- 110 pages
- Level: all audiences
This book by Diane O’Connell is a biography of Shirley Ann Jackson, the first African-American woman to obtain a Ph.D. from MIT (her field of study was nuclear physics). She went on to work at places including Fermilab, CERN, Stanford, and Bell Laboratories, and in the 1990’s was made head of the US Nuclear Regulatory Commission. She later became president of Rensselaer Polytechnic Institute. While the book is primarily about Jackson’s scientific career and the challenges she faced, it does discuss the role that church played in Jackson’s life, and her “strong belief in God”.
Strong Force is published by the Joseph Henry Press, an imprint of the National Academies Press, and by Scholastic. It is written at a middle school level. The following is from Scholastic:
Shirley Ann Jackson sees the unseen. She’s an expert in the invisible particles that make up everything in the universe, including you. Shirley Ann Jackson is a theoretical physicist, a scientist who studies the subatomic world using only paper, pencils, computers, and the most important tool of all: her imagination. Her passion for science blossomed during her childhood, with bumblebee experiments and go-cart races. But it”s her talent for math and her drive to succeed that have taken her career in amazing directions. Shirley uses her knowledge of electrons, neutrinos, and other particles of matter to better the lives of others—from solving important technology problems to teaching college physics to making nuclear power plants safer. A born leader, Shirley has always seized opportunities and broken down racial barriers, not only for herself but for others. Strong Force is the compelling story of an African American trailblazer and her science. Compelling and captivating, this true story of adventure traces the life of a an African American Trailblazer and her science. Compelling and captivating, this true story of adventure traces the life of a young bee collector who lived her dream of becoming a world-renowned physicist.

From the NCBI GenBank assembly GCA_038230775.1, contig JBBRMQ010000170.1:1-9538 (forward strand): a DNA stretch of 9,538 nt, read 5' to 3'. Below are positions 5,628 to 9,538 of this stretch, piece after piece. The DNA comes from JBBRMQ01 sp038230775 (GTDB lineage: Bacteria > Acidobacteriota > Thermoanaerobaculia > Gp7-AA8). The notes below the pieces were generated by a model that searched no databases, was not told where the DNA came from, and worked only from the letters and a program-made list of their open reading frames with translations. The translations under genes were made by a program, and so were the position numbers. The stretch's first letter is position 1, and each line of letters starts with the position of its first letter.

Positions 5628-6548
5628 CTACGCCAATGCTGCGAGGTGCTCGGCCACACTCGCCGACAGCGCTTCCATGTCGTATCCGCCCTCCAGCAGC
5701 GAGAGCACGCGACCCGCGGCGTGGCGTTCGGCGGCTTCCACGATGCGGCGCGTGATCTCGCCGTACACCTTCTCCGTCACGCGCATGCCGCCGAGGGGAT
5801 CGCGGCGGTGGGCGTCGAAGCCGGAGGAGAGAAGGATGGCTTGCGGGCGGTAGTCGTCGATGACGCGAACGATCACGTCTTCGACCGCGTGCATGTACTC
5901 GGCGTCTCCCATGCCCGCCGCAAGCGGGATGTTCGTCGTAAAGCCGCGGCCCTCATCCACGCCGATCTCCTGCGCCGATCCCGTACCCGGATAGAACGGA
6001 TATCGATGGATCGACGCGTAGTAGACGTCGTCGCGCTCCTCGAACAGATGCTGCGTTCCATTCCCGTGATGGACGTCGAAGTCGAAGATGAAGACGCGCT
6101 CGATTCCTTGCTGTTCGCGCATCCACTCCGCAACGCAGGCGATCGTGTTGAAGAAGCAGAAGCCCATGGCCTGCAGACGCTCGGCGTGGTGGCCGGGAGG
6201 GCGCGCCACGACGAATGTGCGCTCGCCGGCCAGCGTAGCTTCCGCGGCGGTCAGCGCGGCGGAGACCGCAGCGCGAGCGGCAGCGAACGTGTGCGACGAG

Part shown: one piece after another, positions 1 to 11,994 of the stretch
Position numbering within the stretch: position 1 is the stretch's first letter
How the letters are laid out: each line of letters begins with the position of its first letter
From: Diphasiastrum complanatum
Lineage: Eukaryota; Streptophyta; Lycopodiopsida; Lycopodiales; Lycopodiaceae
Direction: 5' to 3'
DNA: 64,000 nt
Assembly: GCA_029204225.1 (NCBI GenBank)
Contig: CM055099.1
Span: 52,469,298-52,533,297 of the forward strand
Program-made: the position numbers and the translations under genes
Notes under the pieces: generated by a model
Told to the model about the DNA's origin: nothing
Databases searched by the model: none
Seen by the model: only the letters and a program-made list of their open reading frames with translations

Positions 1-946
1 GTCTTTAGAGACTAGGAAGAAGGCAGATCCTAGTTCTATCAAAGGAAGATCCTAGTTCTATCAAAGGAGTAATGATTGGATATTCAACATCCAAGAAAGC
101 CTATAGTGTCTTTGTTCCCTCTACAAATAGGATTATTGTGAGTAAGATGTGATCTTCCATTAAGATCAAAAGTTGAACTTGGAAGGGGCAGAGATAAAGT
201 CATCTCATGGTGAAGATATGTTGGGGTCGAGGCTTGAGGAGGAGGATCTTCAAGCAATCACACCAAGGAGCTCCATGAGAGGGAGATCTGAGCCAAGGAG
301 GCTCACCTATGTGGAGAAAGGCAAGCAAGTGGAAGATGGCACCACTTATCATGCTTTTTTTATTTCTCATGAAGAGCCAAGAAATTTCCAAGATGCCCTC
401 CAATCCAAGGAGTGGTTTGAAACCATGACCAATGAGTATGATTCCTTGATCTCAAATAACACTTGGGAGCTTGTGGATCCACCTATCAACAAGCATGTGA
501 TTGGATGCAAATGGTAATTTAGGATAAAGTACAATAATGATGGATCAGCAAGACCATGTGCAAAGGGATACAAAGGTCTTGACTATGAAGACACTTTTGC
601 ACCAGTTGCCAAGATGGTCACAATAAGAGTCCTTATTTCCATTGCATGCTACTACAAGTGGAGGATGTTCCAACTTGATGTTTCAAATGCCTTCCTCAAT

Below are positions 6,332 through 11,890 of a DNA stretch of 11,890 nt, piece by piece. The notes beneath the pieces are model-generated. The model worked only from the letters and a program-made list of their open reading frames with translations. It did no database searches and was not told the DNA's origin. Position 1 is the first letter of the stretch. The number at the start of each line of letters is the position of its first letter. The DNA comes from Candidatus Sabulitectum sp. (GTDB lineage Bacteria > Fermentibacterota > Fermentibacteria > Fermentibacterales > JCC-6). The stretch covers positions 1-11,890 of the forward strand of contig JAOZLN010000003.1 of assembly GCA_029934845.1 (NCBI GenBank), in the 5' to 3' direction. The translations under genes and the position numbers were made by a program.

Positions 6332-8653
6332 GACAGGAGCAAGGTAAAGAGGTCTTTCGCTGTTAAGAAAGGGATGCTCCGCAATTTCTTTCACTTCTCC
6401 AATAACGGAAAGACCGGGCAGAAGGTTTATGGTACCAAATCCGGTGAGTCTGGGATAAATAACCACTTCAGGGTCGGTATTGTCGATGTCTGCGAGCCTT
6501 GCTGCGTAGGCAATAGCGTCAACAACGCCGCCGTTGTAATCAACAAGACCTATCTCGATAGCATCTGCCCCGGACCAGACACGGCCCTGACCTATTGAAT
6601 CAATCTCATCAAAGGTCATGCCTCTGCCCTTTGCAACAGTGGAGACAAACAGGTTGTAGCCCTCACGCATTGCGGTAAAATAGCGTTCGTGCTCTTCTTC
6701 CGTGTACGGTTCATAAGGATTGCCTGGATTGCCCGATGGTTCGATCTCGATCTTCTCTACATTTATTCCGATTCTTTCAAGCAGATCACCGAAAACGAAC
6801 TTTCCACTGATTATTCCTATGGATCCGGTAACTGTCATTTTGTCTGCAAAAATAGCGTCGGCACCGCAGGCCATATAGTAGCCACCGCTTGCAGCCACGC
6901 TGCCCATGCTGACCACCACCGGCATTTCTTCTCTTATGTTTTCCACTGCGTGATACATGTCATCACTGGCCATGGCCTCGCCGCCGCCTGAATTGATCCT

Click here for a preview, courtesy of the National Academies Press.
Click here for more information from the National Academies Press.